The results of exhaust gas emissions from these test procedures are not directly comparable, as the driving cycles load the engines differently. For this reason, the limiting values of legally regulated emissions are always based upon the test applied (Schaefer, [5]). Table 1 provides a comparison of the results of the FTP-75 and the ECE-15 tests. A vehicle was fueled with rapeseed oil and diesel fuel and in each case was subjected to both driving cycles. The emission values of the rapeseed oil combustion are based on the respective value of DF (100%) (Menrad et al., [6]). The significant differences of the single values emphasize the influence of the engine test procedure on the results. For this reason it is necessary to indicate the test cycle used when specifying the emissions results and their comparison with limiting values.

Table 1: Exhaust gas emission (%) of a vehicle fueled with rapeseed oil compared to the emissions of a vehicle fueled with diesel fuel, using the FTP-75 and ECE-15 tests

Worldwide many different test procedures are likewise available for trucks. In the EU (EU = European Union), truck emissions are analyzed using the 13 point steady-state test cycle ECE R49. This test describes the engine load with city use and takes into consideration the European driving style and construction of the vehicles (Fraenkle and Stein, [7]). Diagram 1 illustrates the selected operating points used during the engine emissions test procedure and the weighting factors for each part of the test. The idle point, which is weighted 8-1/3 % each time, is repeated three times during the test procedure.

Diagram 1: The load points of 13-, 8- and 5-mode tests.

Truck and car test cycles are not suitable to judge the engine exhaust from agricultural tractors. The simulated city and highway tests are not appropriate for agricultural vehicles, because the engines are loaded differently. The steady-state 5-mode test developed by Vellguth [2] has been adjusted for emissions testing of agricultural engines. This emissions test procedure is based on research conducted by Welschof [8], whereby 5 modes accurately predict the typical exhaust emissions profile of agricultural vehicles.

The US EPA has already adopted the International Standards Organization (ISO) 8-mode test to certify agricultural engines. This test is based on the 13-mode test. As is evident in diagram 1, only two engine speeds in addition to idling are considered. The first goal of this work is to test if the cycle recommended in the ISO plan 8178-Cl can be relied upon not only for certification but also to estimate the exhaust emissions actually produced by agricultural use.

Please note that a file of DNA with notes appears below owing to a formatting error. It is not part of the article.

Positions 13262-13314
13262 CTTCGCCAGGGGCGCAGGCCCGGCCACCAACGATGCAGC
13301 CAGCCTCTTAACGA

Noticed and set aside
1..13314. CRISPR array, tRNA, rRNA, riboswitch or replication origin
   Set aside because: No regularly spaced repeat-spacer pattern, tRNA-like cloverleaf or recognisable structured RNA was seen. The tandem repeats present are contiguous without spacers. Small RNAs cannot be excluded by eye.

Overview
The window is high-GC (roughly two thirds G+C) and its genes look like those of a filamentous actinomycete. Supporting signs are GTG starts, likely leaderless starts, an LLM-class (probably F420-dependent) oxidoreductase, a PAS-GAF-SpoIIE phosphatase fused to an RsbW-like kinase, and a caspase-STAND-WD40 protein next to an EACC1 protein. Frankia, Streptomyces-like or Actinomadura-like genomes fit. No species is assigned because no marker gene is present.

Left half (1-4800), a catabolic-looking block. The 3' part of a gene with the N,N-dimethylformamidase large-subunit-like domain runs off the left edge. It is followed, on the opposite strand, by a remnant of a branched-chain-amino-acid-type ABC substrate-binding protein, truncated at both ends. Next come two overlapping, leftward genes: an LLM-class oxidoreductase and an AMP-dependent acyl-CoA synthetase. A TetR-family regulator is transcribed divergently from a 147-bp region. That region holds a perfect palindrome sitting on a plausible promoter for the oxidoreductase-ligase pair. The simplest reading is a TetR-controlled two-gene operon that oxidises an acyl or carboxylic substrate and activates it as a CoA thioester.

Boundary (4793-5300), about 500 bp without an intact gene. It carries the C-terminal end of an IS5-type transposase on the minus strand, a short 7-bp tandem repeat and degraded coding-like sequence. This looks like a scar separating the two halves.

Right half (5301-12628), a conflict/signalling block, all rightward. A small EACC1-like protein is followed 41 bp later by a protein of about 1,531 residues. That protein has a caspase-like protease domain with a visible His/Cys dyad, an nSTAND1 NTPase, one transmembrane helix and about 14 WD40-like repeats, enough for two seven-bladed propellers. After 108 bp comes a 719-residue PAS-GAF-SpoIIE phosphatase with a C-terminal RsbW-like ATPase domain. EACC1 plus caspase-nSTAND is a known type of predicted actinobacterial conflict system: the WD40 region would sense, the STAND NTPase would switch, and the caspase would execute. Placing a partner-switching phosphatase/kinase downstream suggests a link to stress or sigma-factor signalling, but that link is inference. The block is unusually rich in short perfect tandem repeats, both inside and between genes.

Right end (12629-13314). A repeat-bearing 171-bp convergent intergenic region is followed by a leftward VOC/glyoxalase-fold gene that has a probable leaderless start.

In conclusion, in view of the comparability of the emissions values determined among the various test procedures, a direct comparison of the absolute values is not admissible. For this reason, the following results will be represented based on the engine test procedure used.

3. Environmental Effects of the Main Exhaust Gas Components

The effects of components of exhaust gas have been a subject of research for some time. Here the expected effects will be presented only in shortened form. Specialized information can be obtained from the extensive literature covering the subject. Information can be found in the studies of the "Länderausschuss für Immissionsschutz" (Studies of the German States for Emissions Protection) [9]), Lenz et al., [10] and Krahl et al., [11], and "Sachverständigenrat für Umweltfragen" (German Authority Council for Environmental Issues) [4].

3.1 Gaseous Regulated Components HC, CO, and NOx

The hydrocarbon emissions produced by motor traffic are either toxicologically of little relevance (alkanes, alkenes, as well as methane, ethane, or ethene) or can be carcinogenic (benzene, polycyclic aromatic hydrocarbons). The latter are handled separately in the following sections. Some hydrocarbons are also of importance in atmospheric chemistry (see section 3.3).

The carbon monoxide emissions arising from engine combustion, aside from suffocation in closed rooms or garages, are insignificant in light of the other environmental problems caused by motor traffic (Henschler, [12]).

Oxides of nitrogen contribute to the formation of acid rain. When combined with volatile hydrocarbons or aldehydes in the presence of sunlight, the concentration of ozone at low altitudes increases (see section 3.3). NO exhaust emissions are at a low enough concentration that they are not perceived as a health risk. In contrast, NO2 is a lung irritant that attacks the membranes of human lung alveoli, even in small doses (Henschler, [12]).

3.2 Aromatic Compounds PAH and Diesel Soot

Benzene, toluene, xylene and ethyl benzene are the main aromatic compounds that have been investigated in connection with engines fueled with rapeseed oil fuels. In accordance with the US Clean Air Act, benzene is an especially environmentally relevant and toxic airborne component (see section 1). In Germany, benzene is identified as a carcinogenic hazardous material (Gefahrstoffverordnung, Gruppe II) and as an unequivocal carcinogenic material (MAK III A1). The alkyl aromatic compounds are considerably less environmentally relevant with regard to their direct effect on humans.